The Guardian just came out with this article exposing the sad reality of quinoa farmers in the Andes: that high demand among vegan/vegetarians in the Global North for quinoa has forced up prices to the point that most Peruvians (and others) cannot afford it, and quinoa monocultures are forcing out the diversified farm systems around Lima.
While this isn’t a shocker (the NY times was on it, I believe in this article, a while back), perhaps we should have more clearly seen this coming. With explosive demand for a product like that, it’s pretty much inevitable that the demand grow far faster than the supply could increase, pushing prices up. Yet I also don’t think the answer is blaming vegetarians in the US who mostly are just trying to pursue what they believe is the healthy and sustainable alternative. I’m not speaking out in favor of uninformed idealism (international development is a minefield of that stuff); to me, this issue is emblematic of the broken connection between us and the food we eat. The connection is so broken that we are only learning, years later, that our favorite new protein-packed grain is actually hurting a whole community of people and their environment. The sad reality is that we are often in the dark about the effects of our behaviors. If we’re looking for somebody or something to blame, it’s not vegetarians but an industrialized food system that has turned food into a commodity to be engineered, processed, and packaged, and made the link between us and our food increasingly tenuous.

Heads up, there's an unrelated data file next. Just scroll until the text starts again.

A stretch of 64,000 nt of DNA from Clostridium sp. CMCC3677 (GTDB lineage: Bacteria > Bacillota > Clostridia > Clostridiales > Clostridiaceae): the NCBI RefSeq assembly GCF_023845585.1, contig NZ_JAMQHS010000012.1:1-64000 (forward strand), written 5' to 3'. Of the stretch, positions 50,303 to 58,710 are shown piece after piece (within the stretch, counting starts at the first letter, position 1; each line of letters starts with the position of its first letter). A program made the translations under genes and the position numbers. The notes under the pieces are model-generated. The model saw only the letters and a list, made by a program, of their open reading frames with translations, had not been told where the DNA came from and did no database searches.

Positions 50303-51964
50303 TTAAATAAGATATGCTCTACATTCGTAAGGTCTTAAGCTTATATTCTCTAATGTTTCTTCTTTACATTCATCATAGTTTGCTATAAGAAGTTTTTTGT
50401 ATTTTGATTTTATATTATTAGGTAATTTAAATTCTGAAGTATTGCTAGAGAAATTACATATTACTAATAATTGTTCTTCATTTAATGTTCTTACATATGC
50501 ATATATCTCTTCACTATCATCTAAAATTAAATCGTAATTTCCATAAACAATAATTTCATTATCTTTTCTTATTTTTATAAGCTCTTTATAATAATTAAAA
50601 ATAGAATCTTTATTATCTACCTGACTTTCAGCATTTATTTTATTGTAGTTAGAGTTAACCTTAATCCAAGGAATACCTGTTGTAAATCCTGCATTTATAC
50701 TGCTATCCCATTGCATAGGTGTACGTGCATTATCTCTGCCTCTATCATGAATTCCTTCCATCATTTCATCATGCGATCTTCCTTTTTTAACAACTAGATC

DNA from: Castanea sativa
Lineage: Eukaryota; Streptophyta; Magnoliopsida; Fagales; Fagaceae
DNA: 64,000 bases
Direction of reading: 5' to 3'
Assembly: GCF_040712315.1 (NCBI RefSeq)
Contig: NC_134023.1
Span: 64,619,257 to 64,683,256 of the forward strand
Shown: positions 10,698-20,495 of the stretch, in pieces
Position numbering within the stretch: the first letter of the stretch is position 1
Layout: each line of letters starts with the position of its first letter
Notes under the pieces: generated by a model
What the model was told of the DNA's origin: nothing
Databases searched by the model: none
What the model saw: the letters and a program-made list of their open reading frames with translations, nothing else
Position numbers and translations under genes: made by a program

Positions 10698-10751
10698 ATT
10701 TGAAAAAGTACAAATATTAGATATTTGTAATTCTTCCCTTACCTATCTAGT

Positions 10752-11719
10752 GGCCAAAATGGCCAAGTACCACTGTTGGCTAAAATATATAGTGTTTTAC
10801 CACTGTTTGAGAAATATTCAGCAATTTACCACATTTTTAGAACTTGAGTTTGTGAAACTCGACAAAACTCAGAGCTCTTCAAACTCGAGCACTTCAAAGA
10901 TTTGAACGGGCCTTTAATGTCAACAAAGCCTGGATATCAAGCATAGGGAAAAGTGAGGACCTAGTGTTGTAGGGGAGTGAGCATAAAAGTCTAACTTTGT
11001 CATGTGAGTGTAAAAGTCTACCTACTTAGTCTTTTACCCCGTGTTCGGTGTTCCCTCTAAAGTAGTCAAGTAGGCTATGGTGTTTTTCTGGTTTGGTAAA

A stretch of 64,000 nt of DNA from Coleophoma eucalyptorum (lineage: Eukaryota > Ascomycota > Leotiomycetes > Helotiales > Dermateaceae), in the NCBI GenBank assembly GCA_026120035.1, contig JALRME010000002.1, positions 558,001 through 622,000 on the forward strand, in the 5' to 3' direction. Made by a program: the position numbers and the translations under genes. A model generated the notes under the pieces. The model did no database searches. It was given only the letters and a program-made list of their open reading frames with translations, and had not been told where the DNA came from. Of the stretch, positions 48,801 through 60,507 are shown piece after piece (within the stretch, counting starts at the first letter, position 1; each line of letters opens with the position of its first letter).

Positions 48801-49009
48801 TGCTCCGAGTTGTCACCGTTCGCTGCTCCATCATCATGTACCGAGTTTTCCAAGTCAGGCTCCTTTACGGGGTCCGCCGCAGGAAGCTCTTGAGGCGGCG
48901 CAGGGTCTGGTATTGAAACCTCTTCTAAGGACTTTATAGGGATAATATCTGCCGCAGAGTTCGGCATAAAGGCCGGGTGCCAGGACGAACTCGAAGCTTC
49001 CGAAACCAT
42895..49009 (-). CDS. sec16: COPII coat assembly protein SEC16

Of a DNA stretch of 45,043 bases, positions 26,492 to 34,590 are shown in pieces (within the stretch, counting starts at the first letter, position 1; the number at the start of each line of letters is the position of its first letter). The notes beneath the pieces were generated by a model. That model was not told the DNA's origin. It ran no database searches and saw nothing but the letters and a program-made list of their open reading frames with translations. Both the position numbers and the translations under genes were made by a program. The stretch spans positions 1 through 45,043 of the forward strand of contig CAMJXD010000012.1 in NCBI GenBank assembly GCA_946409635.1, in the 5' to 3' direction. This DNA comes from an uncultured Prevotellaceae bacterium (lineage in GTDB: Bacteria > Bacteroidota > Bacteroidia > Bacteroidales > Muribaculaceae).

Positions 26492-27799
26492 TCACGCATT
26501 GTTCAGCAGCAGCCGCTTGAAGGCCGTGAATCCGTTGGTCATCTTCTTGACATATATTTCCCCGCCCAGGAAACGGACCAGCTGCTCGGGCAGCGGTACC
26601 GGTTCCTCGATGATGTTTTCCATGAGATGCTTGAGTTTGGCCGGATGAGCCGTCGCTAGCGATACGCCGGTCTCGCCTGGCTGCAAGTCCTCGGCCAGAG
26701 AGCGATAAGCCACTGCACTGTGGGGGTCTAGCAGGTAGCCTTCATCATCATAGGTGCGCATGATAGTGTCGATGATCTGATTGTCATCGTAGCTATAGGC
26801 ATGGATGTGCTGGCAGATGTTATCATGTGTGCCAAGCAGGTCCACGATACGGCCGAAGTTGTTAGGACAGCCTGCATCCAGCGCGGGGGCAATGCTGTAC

As a student of economics and international development, I’m also left wondering what this means for rural farmers. I’m not sure I’m fully ready to write off export-driven growth, considering how important that has been to economic growth historically. But how can we envision a system in which farmers are able to be productive enough to generate incomes to educate their children, and sustainable enough to not destroy the environment? My inkling is that the answer is a lot more complicated than simply saying “to export” or “not to export.” This article presents an interesting contradictory view on the potential role of quinoa exports, and this one contradicts that. But I think that’ll have to be a topic for another post.
In the meantime, perhaps we can agree that the easiest answer for us probably isn’t trying to start a big quinoa farm in our backyard, but to more often seek out the local foods whose ramifications we can better understand.
Side note: While the article mentions soy as well, it’s my understanding that the soy that vegetarians eat is probably doing their own health a lot more harm that it’s doing to the environment, considering that most soy production goes to factory farm animal feed.